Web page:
Xenoestrogen Research Still Too Crude
Jury Still Out on Estrogen-Like Chemicals, Cancer
Fri Feb 22, 2002 5:28 PM ET
By Anne Harding
NEW YORK (Reuters Health)
SYNOPSIS: Current research methods are too crude to determine the risk of xenoestrogens that may cause cancer, reproductive malformations, and female diseases. Current research does not take into account synergistic activity of these chemicals nor long term storage in the fat.
While studies of a link between exposure to chemicals with estrogen-like effects and cancer in women have had murky results, current research methods may simply be too crude to detect any relationship, some experts on the issue believe.
And there is evidence from animal studies that prenatal exposure to these compounds--found in products ranging from cosmetics to pesticides--could have long-lasting effects, scientists reported recently at a seminar at the American Academy for the Advancement of Science's annual meeting in Boston, Massachusetts.
Such prenatal exposure could be behind increasing rates of testicular and breast cancer, the decline in male fertility and sperm quality, and an increase in the number of deformations of the male genital tract, said Dr. Ana Soto of Tufts University.
These chemicals, known collectively as environmental estrogens or xenoestrogens, are so called because they exert estrogen-like effects, causing breast cells to grow and increasing uterine tissue mass.
Xenoestrogens are virtually ubiquitous in the environment. There are 87,000 chemicals that "potentially could be of concern"--75,500 of which are used in industry, noted Kristen Fertuck, a graduate student at Michigan State who reported on methods for screening these chemicals for their cancer-causing potential.
While evidence is mounting that environmental estrogens do not cause breast cancer, Dr. Sheila Zahm of the Division of Cancer Epidemiology and Genetics at the National Cancer Institute noted, there are clues that these chemicals could increase the aggressiveness of existing breast tumors.
It's tough for scientists to accurately measure a woman's exposure to these chemicals, she added. Such measures usually involve looking for a particular chemical in blood samples. But Zahm pointed out that many agents may persist in the blood for only a short time while still doing harm.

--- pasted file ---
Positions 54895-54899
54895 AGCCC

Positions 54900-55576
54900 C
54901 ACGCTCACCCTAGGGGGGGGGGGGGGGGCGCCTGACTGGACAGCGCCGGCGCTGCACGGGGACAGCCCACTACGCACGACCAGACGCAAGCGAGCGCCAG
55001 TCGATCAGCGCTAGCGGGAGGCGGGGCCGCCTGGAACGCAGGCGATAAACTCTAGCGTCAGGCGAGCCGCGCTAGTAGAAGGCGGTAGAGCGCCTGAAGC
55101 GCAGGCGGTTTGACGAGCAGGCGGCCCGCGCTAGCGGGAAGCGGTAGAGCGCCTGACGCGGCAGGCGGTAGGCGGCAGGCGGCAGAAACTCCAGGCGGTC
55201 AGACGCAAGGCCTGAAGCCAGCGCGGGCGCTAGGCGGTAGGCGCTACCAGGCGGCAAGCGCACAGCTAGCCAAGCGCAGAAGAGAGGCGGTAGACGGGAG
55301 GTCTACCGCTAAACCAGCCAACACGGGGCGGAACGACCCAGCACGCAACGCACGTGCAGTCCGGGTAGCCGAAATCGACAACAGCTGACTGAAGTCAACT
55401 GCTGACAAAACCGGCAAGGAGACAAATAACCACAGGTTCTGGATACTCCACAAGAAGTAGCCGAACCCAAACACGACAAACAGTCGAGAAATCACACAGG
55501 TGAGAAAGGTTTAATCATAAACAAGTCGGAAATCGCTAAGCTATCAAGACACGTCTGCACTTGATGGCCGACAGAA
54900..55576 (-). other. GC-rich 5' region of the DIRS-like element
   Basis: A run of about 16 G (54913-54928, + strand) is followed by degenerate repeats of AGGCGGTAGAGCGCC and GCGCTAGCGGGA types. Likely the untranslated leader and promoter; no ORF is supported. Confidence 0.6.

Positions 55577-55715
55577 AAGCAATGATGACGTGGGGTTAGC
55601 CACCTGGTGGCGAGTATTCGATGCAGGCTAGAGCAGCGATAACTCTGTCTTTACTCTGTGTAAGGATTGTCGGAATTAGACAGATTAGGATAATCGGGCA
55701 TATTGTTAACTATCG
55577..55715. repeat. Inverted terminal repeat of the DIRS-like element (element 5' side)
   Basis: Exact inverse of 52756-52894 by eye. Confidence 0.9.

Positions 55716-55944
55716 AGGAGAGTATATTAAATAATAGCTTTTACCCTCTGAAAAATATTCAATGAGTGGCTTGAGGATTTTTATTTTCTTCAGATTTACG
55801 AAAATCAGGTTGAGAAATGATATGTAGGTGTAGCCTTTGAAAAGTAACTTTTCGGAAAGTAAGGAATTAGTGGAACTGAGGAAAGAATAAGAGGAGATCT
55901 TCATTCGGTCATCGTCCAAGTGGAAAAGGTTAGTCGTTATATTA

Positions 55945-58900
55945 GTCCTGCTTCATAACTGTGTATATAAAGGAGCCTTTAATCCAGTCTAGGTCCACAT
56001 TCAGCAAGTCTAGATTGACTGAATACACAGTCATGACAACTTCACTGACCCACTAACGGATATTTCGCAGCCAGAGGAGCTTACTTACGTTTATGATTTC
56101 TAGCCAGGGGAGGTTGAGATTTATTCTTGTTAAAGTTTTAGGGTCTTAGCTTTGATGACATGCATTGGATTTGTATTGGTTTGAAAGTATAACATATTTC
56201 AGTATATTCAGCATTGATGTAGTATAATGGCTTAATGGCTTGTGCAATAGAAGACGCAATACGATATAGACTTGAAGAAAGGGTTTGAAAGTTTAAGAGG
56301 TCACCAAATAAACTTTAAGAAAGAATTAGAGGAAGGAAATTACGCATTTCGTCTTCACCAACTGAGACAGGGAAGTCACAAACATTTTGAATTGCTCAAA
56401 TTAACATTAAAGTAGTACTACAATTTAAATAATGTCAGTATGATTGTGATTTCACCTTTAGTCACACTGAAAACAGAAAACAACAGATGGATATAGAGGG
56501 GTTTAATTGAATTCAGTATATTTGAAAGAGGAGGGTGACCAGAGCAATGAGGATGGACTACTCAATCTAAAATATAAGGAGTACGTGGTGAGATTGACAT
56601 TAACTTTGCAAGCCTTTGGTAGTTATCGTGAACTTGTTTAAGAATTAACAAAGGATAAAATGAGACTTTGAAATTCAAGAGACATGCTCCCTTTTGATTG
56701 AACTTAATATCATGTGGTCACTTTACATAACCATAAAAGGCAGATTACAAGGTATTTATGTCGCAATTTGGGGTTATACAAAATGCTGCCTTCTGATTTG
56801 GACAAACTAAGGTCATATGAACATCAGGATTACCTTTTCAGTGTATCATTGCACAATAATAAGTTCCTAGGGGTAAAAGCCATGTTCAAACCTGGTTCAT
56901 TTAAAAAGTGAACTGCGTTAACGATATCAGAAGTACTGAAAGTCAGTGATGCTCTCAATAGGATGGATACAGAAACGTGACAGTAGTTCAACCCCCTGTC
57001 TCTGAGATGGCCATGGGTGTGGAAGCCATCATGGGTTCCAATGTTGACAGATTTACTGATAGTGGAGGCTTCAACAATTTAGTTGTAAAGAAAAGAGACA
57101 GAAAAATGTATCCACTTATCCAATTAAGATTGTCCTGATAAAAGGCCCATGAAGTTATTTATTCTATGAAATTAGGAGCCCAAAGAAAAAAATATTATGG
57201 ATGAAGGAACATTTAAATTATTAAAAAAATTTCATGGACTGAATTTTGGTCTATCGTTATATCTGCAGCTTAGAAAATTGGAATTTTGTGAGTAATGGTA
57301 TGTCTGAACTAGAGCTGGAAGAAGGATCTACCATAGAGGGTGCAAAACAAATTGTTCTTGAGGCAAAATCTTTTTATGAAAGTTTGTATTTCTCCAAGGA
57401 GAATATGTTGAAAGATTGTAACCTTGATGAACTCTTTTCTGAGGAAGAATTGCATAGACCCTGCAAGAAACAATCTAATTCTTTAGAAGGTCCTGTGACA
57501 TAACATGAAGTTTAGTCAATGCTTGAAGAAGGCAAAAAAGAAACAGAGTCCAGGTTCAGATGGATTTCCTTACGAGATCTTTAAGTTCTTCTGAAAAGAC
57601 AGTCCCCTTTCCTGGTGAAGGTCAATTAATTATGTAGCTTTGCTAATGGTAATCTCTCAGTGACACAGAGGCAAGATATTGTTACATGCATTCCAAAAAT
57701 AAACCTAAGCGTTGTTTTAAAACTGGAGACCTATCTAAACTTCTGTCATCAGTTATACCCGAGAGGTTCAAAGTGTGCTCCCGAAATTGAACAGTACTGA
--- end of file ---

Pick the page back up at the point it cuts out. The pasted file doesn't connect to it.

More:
While attention has focused on environmental estrogens, she noted, chemicals that disrupt the endocrine system in other ways should also be investigated. One such chemical is atrazine, she said, which is currently the number one herbicide or weed killer in use in the US.
Atrazine throws off the brain's control of the pituitary gland, she explained, which in turn disrupts ovarian function. The chemical is banned in seven European countries, Zahm pointed out. Two Italian studies, she added, found atrazine increased women's risk of two types of ovarian tumor fourfold and nearly threefold, respectively.
Soto reported on a technique she and her colleagues developed to provide a fuller picture of environmental estrogen exposure. Xenoestrogens tend to collect in fat, and to stay there. The method involves taking a fat tissue sample and measuring the level of natural estrogen and estrogen-like chemicals it contains. It's possible to separate out the natural hormone, she added, and thus use what's left over to gauge a woman's total xenoestrogen exposure.
Soto questioned whether research done to date--which has largely involved the amount of a single chemical found in the blood--is able to truly evaluate the risks of estrogen-like chemicals.
Soto also conducted studies in mice that showed exposing the animals to low levels of bisphenol A, a xenoestrogen released from the linings of metal cans, during pregnancy resulted in changes in their offspring. The in-utero-exposed animals entered puberty early, and the males had swollen prostates and decreased sperm counts. And the female animals had changes in mammary tissue similar to those seen in pregnant animals.
Dr. Retha Newbold of the National Institute for Environmental Health Sciences has been conducting research on the effects of DES in mice. DES, a very powerful artificial estrogen, was prescribed from 1945 to 1976 to prevent miscarriage, and resulted in reproductive malformations in female children of women exposed to the chemical.
Newbold is concerned, she said, that prenatal exposure to the many chemicals in the environment with estrogen-like effects could be harmful. She is currently testing a number of these chemicals in mice to gauge whether they do pose a risk.
While it is not likely that any particular chemical causes cancer per se, Newbold said, their effects nevertheless must be studied. Some chemicals could, she noted, cause problems in sensitive populations.
"We have to be worried about not exposure to one but to multiple agents," she told Reuters Health in an interview. "I don't want to be too quick to say 'no, there's nothing to worry about."'
She added, "It's going to take epidemiology combined with these animal studies to really make sense about what's going on."